The first job for today was to finish what I first started last night; darning the splits in my husband’s jeans. Both the back pockets had pulled away the fabric onto which they were stitched and all four top corners needed to be reinforced and the missing threads darned over.
The particular challenges with this sort of mending relate to the different densities and thicknesses of the fabric layers. Sewing in close alongside the pocket edge is difficult as the foot is naturally deflected by the vertical edge of the pocket piece and when sewing back and forth across the top of the pocket corner the foot is required to rise up and over the ramp in both forwards and reverse. I could have minimised the deflection issue by using my new ‘Slim Jim’ foot but because of the need to ride up and over different thicknesses I chose the normal presser foot as it is hinged. I minimised the deflection by loosening off the presser foot pressure.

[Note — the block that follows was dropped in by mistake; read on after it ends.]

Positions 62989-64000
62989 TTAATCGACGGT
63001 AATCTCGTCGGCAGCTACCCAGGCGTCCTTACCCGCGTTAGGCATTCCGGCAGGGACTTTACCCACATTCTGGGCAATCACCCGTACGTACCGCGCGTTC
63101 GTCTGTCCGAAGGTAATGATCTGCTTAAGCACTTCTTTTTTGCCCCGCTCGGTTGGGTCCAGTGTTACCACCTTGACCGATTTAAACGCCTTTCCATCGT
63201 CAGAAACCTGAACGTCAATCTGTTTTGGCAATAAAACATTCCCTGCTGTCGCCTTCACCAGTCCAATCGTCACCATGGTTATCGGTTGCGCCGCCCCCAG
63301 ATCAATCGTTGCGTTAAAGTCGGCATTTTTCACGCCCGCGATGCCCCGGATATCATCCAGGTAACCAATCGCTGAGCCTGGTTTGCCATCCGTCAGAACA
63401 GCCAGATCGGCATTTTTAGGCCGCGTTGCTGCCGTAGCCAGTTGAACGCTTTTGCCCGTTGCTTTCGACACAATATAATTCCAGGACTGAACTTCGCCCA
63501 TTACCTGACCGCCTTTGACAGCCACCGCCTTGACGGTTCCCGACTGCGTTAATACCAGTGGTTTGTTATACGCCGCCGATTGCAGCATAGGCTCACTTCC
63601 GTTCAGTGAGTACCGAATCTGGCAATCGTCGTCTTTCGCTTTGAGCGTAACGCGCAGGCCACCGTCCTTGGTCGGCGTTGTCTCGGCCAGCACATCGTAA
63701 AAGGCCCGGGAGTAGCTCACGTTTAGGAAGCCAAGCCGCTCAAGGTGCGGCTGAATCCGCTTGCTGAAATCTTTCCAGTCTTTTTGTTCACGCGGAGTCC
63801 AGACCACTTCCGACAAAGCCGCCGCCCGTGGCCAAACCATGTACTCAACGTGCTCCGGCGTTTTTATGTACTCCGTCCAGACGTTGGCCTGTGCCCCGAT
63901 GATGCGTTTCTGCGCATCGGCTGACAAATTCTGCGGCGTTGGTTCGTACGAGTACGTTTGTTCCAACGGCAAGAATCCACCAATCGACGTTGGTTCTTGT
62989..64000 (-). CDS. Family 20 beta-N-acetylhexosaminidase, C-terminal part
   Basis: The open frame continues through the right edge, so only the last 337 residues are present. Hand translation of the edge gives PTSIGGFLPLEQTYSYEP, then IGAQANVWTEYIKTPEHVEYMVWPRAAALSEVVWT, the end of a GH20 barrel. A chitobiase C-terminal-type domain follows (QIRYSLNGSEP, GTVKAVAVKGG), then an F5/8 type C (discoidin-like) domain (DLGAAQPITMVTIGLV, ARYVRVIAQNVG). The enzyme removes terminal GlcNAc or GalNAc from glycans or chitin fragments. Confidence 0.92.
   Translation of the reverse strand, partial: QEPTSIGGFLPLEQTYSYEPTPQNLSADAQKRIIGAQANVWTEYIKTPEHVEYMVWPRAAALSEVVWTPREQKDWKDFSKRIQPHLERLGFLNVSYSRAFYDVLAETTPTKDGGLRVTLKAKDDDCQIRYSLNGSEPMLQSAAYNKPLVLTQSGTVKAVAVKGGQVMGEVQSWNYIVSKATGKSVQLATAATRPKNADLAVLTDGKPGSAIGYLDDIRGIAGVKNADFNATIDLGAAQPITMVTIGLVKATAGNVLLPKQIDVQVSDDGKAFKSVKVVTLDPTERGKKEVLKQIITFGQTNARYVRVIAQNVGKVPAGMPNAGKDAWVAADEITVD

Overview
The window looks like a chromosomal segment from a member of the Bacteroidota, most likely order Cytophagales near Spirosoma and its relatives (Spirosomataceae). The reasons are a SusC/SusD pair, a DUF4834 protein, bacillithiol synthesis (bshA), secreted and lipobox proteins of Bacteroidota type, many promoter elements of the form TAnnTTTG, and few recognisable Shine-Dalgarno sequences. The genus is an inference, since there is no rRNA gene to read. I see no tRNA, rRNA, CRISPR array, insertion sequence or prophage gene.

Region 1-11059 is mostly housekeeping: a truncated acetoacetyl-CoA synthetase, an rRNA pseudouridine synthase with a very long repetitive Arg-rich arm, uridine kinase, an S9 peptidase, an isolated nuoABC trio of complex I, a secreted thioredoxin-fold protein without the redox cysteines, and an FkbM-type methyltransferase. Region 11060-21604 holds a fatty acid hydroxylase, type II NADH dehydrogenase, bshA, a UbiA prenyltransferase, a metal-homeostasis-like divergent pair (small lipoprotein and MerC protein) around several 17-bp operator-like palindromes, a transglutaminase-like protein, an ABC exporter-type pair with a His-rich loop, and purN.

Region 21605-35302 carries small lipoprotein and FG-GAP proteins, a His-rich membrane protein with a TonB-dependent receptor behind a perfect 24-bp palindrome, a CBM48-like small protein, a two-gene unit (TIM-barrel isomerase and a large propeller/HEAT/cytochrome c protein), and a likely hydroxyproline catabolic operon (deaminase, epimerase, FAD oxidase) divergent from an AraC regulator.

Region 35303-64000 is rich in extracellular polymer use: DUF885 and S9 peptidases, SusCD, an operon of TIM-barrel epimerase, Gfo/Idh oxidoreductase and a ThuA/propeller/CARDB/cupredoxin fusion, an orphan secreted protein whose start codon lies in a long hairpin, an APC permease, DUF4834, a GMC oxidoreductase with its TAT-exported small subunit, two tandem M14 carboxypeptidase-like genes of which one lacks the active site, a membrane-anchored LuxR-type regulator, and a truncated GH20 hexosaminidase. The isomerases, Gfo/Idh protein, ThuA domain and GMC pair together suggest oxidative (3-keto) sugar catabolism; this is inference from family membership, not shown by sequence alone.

The job was performed on my usual machine, the electric, 1939 Singer 201k and a size 12 needle. The needle ought to have been a 14 or a 16 for this sort of fabric but as I presently have only 10s and 12s I simply went slowly over the thicker sections, occasionally just ‘handing’ it for a couple of stitches where it crossed the thread bars and had no trouble. The thread in both bobbin and upper was a cone of core-spun overlocker thread which I always use for these jobs as it is a good match for faded denim. Because of the need for cones to feed off vertically I run the thread from a large, industrial-type thread stand bought from Barnyarns.